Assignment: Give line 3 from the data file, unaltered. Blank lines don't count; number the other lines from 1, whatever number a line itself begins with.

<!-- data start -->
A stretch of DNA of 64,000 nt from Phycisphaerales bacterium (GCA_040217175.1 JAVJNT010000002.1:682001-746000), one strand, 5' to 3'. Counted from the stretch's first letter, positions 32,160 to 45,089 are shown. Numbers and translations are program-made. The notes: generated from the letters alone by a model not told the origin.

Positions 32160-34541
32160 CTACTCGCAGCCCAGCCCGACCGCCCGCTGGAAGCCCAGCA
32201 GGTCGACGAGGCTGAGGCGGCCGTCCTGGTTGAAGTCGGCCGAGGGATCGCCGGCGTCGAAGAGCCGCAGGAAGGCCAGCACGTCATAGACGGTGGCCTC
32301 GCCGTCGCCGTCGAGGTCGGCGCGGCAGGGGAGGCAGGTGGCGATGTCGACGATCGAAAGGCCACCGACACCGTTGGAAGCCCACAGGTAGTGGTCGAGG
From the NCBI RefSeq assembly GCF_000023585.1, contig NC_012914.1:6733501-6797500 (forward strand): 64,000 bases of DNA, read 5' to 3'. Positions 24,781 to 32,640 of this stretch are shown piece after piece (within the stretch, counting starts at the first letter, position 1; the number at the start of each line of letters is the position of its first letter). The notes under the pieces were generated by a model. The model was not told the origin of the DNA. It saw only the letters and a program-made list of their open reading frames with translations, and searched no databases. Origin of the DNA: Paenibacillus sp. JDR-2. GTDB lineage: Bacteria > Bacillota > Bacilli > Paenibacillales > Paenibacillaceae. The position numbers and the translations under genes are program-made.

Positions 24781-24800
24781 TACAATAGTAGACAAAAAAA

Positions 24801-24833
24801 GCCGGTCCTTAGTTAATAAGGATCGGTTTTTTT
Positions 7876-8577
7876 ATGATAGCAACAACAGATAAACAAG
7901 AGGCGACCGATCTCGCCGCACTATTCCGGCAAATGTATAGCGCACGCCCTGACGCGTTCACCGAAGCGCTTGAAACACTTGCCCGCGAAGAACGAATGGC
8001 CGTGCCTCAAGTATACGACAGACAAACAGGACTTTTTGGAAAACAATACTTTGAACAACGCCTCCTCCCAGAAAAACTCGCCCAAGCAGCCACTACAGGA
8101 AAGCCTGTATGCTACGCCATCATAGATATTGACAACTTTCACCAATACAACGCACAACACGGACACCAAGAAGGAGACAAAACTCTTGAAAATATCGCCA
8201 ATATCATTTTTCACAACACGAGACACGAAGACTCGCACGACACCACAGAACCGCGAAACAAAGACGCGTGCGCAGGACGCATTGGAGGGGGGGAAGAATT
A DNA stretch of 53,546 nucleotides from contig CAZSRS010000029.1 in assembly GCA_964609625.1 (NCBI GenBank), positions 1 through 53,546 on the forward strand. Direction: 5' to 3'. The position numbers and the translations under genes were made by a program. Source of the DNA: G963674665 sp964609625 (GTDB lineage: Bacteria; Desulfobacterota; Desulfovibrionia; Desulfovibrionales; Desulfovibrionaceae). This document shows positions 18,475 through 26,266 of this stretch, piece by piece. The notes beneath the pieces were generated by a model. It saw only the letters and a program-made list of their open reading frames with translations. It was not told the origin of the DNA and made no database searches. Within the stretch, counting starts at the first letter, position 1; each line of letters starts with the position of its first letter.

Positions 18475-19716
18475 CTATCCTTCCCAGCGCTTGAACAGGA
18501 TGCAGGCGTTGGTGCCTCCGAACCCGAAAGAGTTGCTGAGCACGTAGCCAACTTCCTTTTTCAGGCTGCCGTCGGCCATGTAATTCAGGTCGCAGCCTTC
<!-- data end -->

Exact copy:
32160 CTACTCGCAGCCCAGCCCGACCGCCCGCTGGAAGCCCAGCA